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A roundup of some of the North American equities making moves in both directions today

On the rise

Quebecor Inc. (QBR.B-T) was up 2.1 per cent on Thursday after reporting its third-quarter profit fell compared with a year ago as its revenue edged higher.

The telecommunications and media company says it earned a profit attributable to shareholders of $178.5-million or 70 cents per share for the quarter ended Sept. 30. That compared with a profit attributable to shareholders of $187.1-million or 80 cents per share in the same quarter last year.

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Revenue for the quarter totalled $1.07-billion, up from $1.05-billion a year ago.

Desjardins Securities analyst Maher Yaghi said: “QBR’s 3Q19 results were mostly in line to slightly above expectations on the financial front, removing the impact of one-time items. Subscriber numbers were strong in wireless as the company’s offers remained competitive amid the incumbents’ launch of unlimited plans. Wireline subscribers were on the weaker side of the spectrum. Overall, we continue to have a positive view of the company’s operations; however, given current valuations we see the stock as fairly valued.”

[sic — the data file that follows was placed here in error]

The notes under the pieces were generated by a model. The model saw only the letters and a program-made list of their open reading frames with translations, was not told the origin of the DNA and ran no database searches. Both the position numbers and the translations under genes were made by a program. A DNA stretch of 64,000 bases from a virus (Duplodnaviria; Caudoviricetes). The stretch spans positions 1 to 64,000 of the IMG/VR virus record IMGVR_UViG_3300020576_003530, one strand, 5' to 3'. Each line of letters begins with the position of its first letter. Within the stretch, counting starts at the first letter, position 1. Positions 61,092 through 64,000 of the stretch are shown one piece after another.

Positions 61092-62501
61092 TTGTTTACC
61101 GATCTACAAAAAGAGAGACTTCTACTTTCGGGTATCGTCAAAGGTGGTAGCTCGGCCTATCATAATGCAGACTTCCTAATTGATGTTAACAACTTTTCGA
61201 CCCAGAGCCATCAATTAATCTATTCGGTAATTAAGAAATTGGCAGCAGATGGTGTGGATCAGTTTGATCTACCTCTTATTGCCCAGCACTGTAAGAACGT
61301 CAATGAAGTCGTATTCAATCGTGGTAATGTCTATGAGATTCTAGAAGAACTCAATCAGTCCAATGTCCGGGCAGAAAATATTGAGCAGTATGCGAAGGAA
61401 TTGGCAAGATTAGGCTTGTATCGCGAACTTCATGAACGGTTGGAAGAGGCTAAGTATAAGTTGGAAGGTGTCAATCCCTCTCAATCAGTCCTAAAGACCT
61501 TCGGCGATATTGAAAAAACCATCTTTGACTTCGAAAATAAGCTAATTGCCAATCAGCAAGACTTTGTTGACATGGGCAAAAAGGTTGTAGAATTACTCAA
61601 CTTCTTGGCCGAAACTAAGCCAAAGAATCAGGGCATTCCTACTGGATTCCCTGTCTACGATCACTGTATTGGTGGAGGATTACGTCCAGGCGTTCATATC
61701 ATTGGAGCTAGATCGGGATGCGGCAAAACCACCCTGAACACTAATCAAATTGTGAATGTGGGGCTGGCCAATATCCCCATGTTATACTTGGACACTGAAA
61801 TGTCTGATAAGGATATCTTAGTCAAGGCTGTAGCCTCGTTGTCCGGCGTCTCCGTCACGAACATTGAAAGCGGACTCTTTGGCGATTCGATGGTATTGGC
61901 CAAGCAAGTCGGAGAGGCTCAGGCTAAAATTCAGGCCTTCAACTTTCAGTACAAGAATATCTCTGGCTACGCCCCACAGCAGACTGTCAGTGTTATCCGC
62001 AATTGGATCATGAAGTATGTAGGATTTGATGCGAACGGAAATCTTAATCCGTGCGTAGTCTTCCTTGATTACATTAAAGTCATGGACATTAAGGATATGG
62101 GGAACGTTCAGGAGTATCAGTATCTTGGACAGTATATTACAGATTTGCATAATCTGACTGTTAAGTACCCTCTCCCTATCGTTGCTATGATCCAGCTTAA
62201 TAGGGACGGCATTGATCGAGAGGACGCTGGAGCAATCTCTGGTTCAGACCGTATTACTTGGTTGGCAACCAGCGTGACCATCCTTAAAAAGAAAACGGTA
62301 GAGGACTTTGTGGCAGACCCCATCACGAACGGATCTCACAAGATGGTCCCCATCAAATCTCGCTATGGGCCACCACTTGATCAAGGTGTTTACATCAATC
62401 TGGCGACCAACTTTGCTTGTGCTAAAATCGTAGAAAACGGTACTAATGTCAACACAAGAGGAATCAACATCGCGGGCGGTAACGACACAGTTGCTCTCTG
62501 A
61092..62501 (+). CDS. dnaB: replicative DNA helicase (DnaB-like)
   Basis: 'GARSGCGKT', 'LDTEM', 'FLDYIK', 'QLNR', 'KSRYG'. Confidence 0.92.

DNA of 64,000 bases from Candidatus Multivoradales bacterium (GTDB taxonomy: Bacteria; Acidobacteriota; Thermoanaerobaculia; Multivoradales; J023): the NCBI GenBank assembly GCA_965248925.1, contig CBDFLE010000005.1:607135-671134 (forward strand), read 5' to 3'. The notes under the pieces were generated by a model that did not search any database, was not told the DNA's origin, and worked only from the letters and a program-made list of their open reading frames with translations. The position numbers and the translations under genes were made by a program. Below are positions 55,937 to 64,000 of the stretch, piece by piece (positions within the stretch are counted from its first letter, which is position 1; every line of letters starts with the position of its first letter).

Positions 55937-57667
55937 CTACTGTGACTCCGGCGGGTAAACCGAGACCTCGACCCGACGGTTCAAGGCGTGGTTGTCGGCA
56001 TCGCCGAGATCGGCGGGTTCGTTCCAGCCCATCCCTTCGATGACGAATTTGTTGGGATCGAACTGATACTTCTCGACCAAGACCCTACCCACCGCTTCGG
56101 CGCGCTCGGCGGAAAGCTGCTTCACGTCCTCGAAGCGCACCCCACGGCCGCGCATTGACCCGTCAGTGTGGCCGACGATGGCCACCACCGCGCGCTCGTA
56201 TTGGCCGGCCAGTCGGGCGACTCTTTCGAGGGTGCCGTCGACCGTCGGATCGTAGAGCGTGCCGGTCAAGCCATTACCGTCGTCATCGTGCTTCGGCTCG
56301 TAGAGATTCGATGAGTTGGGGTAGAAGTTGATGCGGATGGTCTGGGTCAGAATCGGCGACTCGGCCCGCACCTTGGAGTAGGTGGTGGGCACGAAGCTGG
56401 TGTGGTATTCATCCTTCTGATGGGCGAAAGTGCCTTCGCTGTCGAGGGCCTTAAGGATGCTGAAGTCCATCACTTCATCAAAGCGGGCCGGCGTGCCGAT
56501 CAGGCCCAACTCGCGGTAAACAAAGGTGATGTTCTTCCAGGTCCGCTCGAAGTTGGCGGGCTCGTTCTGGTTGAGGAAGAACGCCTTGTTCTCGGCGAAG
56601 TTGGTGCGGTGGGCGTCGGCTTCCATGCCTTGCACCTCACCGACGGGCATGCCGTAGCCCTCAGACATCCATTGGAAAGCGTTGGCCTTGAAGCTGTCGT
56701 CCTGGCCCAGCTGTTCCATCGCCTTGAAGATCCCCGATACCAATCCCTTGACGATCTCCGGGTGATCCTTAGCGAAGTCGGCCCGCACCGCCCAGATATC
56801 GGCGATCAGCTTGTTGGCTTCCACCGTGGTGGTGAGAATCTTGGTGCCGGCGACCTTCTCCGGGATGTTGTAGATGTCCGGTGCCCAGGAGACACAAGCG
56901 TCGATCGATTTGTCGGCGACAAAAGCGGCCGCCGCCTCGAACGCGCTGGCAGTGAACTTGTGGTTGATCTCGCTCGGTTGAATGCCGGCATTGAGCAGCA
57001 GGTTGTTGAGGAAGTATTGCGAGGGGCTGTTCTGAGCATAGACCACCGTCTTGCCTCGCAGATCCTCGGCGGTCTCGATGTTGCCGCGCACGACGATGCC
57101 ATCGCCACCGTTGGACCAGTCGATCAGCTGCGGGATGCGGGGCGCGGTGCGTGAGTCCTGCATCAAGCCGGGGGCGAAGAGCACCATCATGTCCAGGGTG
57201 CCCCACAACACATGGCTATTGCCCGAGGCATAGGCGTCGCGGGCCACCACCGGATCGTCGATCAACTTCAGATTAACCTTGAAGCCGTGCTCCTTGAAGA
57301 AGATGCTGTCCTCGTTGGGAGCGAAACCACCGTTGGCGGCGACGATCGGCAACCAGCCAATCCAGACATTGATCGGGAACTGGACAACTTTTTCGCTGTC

Manulife Financial Corp. (MFC-T) and Sun Life Financial (SLF-T) rose 1.2 per cent and 0.5 per cent, respectively, after reporting strong profits for the third quarter, which beat analyst expectations.

On Wednesday evening, Sun Life reported “underlying earnings” of $1.37 a share, far exceeding expectations of $1.27. This was up from $1.20 a year ago.

In addition, Sun Life also hiked its annual dividend by 5 per cent to 55 cents.

Manulife’s results, which were also released Wednesday evening, included “core earnings” of 76 cents a share, up a penny from the prior-year period and 3 cents above the average of analysts’ profit forecasts for the company.

Stella Jones Inc. (SJ-T) increased 7.9 per cent after releasing quarterly results before the bell that exceeded expectations on the Street.

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Desjardins Securities analyst Benoit Poirier said: “We expect the stock to react positively as we believe the decent results, favourable outlook for 2019 and 2020, and robust FCF generation should reassure investors about SJ’s fundamentals. We would be buyers of the stock this morning as we believe recent stock performance hinted at a challenging quarter (stock is down 5 per cent since October 1 vs 1 per cent for the S&P/TSX).”